Boris Johnson has had his move approved by the Queen
THE Queen was hauled into a long-feared constitutional crisis over Brexit yesterday after approving the suspension of Parliament for up to five weeks.
Her consent to the order proroguing Parliament from no earlier than September 9 and no later than September 12 until October 14 will severely hamper the efforts of Prime Minister Boris Johnson’s opponents to stop a no-deal Brexit.
Three Conservative members of the Privy Council – Leader of the Commons Jacob Rees-Mogg, Leader of the Lords Baroness Natalie Evans and Chief Whip Mark Spencer – flew to Aberdeen to meet the 93-year-old monarch in the library of her Highland retreat, Balmoral Castle, pictured below.
Their brief meeting, for which the Privy Counsellors stood according to tradition while the monarch simply said “approved” after the order was read out, came after Mr Johnson spoke to the Queen on the phone yesterday morning to request an end to the current parliamentary session.
It was a decision that provoked outrage at Westminster and jubilation among the PM’s supporters because of the implications for a no-deal Brexit.
It is not unusual for Parliament to be suspended before a new Queen’s Speech setting out a new government programme but usually it is only for a few days.
Labour leader Jeremy Corbyn and his Liberal Democrat counterpart Jo Swinson both wrote to the Queen to protest and demand an urgent meeting with her, while the House of Commons Speaker John Bercow said Mr Johnson’s move was a “constitutional outrage”.
Britain’s Republican movement complained that there was little point in having a monarchy if it failed to act as a check and balance and only ever did the bidding of the Prime Minister. But constitutional experts said the Queen had little choice but to approve Mr Johnson’s request.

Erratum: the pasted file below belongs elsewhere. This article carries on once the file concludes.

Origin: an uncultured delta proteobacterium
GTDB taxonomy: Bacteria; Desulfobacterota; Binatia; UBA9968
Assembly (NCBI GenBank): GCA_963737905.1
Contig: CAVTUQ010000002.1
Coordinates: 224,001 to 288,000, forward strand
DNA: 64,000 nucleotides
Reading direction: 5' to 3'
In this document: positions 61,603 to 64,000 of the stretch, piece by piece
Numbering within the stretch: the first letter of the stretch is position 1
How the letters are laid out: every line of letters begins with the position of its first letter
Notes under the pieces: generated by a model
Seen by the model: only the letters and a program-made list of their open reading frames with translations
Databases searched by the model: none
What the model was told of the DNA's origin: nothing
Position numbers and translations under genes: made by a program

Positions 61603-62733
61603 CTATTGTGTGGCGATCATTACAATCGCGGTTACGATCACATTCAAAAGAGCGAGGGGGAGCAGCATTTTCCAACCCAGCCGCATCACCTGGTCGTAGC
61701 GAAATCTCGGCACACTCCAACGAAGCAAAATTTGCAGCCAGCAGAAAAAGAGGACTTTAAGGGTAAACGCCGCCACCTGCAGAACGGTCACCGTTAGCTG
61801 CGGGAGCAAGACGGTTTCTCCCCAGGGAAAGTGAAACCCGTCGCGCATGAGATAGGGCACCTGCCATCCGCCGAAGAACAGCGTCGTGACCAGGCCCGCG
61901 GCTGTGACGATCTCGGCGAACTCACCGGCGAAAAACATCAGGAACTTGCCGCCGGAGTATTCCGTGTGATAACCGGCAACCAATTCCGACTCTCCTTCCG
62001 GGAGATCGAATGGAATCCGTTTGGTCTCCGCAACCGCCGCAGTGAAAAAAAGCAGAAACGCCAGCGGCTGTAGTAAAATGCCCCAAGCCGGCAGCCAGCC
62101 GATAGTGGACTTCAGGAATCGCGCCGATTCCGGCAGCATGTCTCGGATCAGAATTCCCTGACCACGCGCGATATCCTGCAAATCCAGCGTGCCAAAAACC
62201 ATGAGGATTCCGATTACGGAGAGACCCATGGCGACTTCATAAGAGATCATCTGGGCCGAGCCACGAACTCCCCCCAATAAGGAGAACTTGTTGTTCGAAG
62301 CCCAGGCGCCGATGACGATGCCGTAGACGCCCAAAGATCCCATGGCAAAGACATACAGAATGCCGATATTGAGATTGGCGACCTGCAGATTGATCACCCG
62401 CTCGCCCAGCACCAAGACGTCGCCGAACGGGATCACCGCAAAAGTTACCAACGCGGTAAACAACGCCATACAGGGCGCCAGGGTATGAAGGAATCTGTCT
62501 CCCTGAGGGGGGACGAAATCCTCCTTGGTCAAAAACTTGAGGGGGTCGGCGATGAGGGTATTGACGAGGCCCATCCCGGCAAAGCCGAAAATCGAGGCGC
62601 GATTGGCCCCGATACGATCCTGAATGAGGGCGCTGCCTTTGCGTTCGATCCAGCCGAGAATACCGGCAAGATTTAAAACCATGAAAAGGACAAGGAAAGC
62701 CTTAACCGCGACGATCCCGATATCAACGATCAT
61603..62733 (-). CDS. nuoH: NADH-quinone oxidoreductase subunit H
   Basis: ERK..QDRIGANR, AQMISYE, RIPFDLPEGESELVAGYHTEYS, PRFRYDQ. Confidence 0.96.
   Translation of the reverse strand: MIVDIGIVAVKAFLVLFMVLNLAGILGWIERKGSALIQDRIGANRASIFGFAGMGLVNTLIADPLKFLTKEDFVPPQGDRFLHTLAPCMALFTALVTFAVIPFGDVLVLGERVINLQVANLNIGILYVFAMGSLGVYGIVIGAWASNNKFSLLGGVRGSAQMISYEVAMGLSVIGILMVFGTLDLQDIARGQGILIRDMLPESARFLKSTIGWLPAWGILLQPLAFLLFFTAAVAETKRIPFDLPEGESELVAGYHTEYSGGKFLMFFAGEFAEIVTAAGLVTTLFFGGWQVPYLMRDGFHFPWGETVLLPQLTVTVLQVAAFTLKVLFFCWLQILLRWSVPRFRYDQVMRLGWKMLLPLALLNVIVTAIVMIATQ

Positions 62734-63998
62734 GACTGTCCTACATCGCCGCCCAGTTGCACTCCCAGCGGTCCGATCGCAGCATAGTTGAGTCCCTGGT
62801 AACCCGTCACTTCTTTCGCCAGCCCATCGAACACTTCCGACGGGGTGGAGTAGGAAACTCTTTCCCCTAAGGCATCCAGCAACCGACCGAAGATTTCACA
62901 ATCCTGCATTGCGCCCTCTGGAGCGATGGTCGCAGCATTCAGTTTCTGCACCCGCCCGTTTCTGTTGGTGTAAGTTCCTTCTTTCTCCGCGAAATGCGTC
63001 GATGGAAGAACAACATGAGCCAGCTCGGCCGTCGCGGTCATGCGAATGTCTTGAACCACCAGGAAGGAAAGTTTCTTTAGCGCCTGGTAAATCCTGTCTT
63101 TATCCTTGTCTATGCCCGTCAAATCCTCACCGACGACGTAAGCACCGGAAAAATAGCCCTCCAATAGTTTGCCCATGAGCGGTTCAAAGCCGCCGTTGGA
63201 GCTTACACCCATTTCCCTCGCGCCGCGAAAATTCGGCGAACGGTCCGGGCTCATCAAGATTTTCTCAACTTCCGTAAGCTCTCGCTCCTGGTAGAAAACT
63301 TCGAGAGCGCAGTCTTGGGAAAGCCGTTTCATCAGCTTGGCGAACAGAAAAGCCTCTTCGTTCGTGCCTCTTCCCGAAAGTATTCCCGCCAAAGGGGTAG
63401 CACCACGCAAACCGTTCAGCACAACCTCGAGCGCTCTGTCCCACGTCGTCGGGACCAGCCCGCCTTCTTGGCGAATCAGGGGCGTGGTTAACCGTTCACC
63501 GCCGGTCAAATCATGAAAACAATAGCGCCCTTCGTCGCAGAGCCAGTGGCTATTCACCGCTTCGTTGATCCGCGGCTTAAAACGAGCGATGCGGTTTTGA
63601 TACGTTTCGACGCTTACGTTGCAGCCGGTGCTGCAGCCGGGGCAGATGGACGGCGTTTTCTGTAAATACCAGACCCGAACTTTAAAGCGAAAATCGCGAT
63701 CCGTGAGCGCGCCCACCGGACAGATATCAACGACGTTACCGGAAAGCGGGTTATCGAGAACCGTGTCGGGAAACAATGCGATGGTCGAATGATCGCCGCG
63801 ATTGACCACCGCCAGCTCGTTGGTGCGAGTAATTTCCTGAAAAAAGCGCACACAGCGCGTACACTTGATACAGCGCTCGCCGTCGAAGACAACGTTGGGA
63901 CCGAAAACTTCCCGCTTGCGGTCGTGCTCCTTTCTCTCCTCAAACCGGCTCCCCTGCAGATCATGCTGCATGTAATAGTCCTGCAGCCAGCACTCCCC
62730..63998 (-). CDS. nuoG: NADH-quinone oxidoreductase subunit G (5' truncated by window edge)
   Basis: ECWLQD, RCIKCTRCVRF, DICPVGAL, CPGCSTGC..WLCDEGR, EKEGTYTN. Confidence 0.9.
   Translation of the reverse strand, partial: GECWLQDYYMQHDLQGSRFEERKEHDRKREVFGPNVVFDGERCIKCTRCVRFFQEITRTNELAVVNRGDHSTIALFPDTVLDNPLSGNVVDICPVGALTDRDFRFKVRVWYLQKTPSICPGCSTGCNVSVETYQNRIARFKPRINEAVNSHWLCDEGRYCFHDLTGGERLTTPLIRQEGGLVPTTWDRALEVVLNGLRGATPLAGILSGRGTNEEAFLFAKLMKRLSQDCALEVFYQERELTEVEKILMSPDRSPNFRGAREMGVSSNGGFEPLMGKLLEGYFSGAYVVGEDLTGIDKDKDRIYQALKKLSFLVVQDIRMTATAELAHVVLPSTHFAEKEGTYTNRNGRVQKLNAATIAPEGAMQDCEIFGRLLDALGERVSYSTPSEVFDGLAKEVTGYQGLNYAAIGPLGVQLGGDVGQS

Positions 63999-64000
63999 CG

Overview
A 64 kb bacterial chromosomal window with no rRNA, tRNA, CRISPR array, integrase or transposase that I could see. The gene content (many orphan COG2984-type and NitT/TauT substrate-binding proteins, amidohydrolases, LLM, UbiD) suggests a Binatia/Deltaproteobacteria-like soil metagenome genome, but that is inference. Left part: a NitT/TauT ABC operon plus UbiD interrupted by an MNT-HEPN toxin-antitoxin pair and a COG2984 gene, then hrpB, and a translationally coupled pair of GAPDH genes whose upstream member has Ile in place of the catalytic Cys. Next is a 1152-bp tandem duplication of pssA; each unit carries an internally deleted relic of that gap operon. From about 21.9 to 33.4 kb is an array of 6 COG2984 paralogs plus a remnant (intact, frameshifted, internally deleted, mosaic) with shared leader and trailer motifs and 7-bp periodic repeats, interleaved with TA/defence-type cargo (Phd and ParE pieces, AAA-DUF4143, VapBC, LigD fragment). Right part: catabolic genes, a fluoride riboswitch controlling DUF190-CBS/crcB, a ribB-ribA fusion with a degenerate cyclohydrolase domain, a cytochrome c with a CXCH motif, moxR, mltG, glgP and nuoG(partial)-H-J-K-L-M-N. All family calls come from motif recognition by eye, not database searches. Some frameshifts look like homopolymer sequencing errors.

They pointed out that by convention she acts on the advice of her Prime Minister, who is assumed to have the confidence of Parliament. She is supposed to remain politically neutral and, in addition to her role as head of state, act as a force for national unity and continuity.
Dr Bob Morris, a constitution expert at University College London, said if the Queen had refused the request or agreed to the demands of opposition leaders to meet her before making the decision she would have faced greater risks.
“That would have meant going behind the back of her Prime Minister,” he said.
He predicted, however, that the controversy would lead to MPs setting up an inquiry and creating a new statutory duty for Parliament to have to vote to approve its suspension.
He also suggested that MPs might create a duty for a new prime minister to have to face a confirmatory vote, just as the first ministers in Scotland, Northern Ireland and Wales already have to do.
Another expert, Dr Ruth Fox, director of the Hansard Society, said: “The Government’s decision to prorogue Parliament may not be unconstitutional or unlawful but it is an affront to parliamentary democracy.
“The Government’s understandable desire to bring this long session to an end and outline a new legislative programme in a Queen’s Speech could be met with a prorogation of one to two weeks’ duration.
“Anything longer than this is both unnecessary and beyond the norm.”